4 Roads to Getting the Job Done Right

Technician hiring and training tips to ensure the best work possible.

Hello, 2017! As I write this, however, it is still November 2016 and our beloved country is licking its wounds from a very long, exhaustive and divisive presidential election process. One thing I think that we can all agree upon is that the sensation of change is definitely in the air. Let’s talk about how this can also be reflected in new and upcoming technology changes within our industry.

Just because we have new and exciting technologies on the horizon does not give us the excuse to forget decades of proven industry technologies, standards, experiences and methodologies. As you have seen over the years in Tech Talk, I often look as much to the experiences of the past as to the promises of the future. I hope that readers have enjoyed – and taken away some worthwhile ideas from – this mix of old and new.

Reflecting back, I have to ask, “Have we learned to get it right?” Whether you are an installer, service technician, dealer or integrator, you must all agree that the only way to do a job or task is to do it “the right way.” If you do it the wrong way, at the bare minimum it will cost you money and time. However, in our profession, at the maximum it could cost you, or your customer, personal injury. Therefore, it should be obvious that a special effort needs to be made by all to get it right the first time.

Education Can Mesh Old & New Experiences

I have always said there are only four ways you can get your work done right. Let me briefly run through these scenarios.

#1) Hire experienced and knowledgeable staff. While this will cost a dealer more initially, long-term savings can often be realized. At the very least, experienced tech management will not only see the job is done right, but pass on veteran insight to other staff.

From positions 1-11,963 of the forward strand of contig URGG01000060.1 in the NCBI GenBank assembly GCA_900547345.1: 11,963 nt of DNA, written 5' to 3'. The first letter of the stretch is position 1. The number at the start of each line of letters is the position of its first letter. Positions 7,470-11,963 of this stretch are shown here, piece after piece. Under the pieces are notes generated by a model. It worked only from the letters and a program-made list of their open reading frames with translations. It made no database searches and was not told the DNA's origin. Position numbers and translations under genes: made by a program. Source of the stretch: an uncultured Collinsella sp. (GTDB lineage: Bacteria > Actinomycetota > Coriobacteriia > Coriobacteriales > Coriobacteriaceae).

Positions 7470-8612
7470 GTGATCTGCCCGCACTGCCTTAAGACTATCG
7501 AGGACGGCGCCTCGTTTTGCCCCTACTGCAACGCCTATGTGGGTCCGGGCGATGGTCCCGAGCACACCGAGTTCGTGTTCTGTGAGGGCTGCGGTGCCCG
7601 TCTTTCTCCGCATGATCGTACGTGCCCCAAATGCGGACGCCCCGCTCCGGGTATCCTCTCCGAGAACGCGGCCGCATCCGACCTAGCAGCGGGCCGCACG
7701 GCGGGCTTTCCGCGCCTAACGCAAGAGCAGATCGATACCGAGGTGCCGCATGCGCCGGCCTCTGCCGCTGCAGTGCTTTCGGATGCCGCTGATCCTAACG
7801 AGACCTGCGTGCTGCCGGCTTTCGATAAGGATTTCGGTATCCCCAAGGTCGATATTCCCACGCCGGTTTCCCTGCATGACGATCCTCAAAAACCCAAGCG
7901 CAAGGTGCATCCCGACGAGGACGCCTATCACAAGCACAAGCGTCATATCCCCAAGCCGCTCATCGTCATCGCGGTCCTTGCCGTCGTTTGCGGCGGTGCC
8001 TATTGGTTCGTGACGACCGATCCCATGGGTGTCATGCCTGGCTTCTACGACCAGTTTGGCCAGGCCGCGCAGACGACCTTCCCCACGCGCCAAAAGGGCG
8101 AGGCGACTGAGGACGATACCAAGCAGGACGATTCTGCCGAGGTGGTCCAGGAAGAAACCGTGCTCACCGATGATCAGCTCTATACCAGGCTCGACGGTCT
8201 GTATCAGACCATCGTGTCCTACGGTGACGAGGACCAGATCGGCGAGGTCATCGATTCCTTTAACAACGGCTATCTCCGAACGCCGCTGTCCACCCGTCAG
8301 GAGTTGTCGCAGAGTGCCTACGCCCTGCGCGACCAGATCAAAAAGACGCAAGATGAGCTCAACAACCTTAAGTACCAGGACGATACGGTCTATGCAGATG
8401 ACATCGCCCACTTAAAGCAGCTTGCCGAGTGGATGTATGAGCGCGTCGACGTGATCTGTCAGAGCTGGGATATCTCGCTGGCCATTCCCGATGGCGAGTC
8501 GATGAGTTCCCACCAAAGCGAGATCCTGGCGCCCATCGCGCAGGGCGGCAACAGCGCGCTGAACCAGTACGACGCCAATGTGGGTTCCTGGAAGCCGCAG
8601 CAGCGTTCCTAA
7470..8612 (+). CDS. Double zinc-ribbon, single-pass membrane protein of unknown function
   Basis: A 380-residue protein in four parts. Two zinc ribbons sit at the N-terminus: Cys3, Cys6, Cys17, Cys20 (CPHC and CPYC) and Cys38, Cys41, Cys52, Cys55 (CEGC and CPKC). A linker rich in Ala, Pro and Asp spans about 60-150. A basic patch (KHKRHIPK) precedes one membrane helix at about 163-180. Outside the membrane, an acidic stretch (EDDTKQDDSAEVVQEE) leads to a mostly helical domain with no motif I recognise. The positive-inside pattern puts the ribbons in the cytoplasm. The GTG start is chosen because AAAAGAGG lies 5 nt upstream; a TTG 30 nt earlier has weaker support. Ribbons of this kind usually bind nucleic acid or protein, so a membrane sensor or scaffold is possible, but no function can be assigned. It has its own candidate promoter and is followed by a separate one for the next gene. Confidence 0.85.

#2) Learn by trial and error. Sadly, I have to report this is still the most popular method of learning to eventually do it right. This should not be the case. As with many others, I can confess that when I was a young installer/dealer this is how I, often painstakingly, learned what was the right and wrong way to do my job. While my innate concern for life-safety equipment performance kept me out of serious trouble, I did have my beginner’s fair share of false alarms and even an occasional miss that would often mystify me. The customer was not always happy. Years of trade experience and learning from others have considerably corrected this deficiency.

#3) Receive education/training from a formal program. This can include certification programs from organizations such as CEDIA, BICSI, SIA and ESA. It is also encouraging to see an increase in voc-tech programs in our educational institutions. I would really like to see our industry promote and maybe even subsidize more voc-tech programs. It is a win-win for all. One of the top areas of concern in our industry these days is a shortage of skilled technicians. 

#4) Learn from other’s experiences. This final way is one of the most popular avenues of tech education. What might first come to mind is on-the-job training (OJT). But a word of warning: This is only as good as the quality of experience being passed on with the OJT experience. It is easy to pass on bad practices.

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About the Author


Bob is currently a Security Sales & Integration "Tech Talk" columnist and a contributing technical writer. Bob installed his first DIY home intercom system at the age of 13, and formally started his technology career as a Navy communication electronics technician during the Vietnam War. He then attended the Milwaukee School of Engineering and went on to complete a Security Management program at Milwaukee Area Technical College. Since 1976, Bob has served in a variety of technical, training and project management positions with organizations such ADT, Rollins, National Guardian, Lockheed Martin, American Alarm Supply, Sonitrol and Ingersoll Rand. Early in his career, Bob started and operated his own alarm dealership. He has also served as treasurer of the Wisconsin Burglar and Fire Alarm Association and on Security Industry Association (SIA) standards committees. Bob also provides media and training consulting to the security industry.

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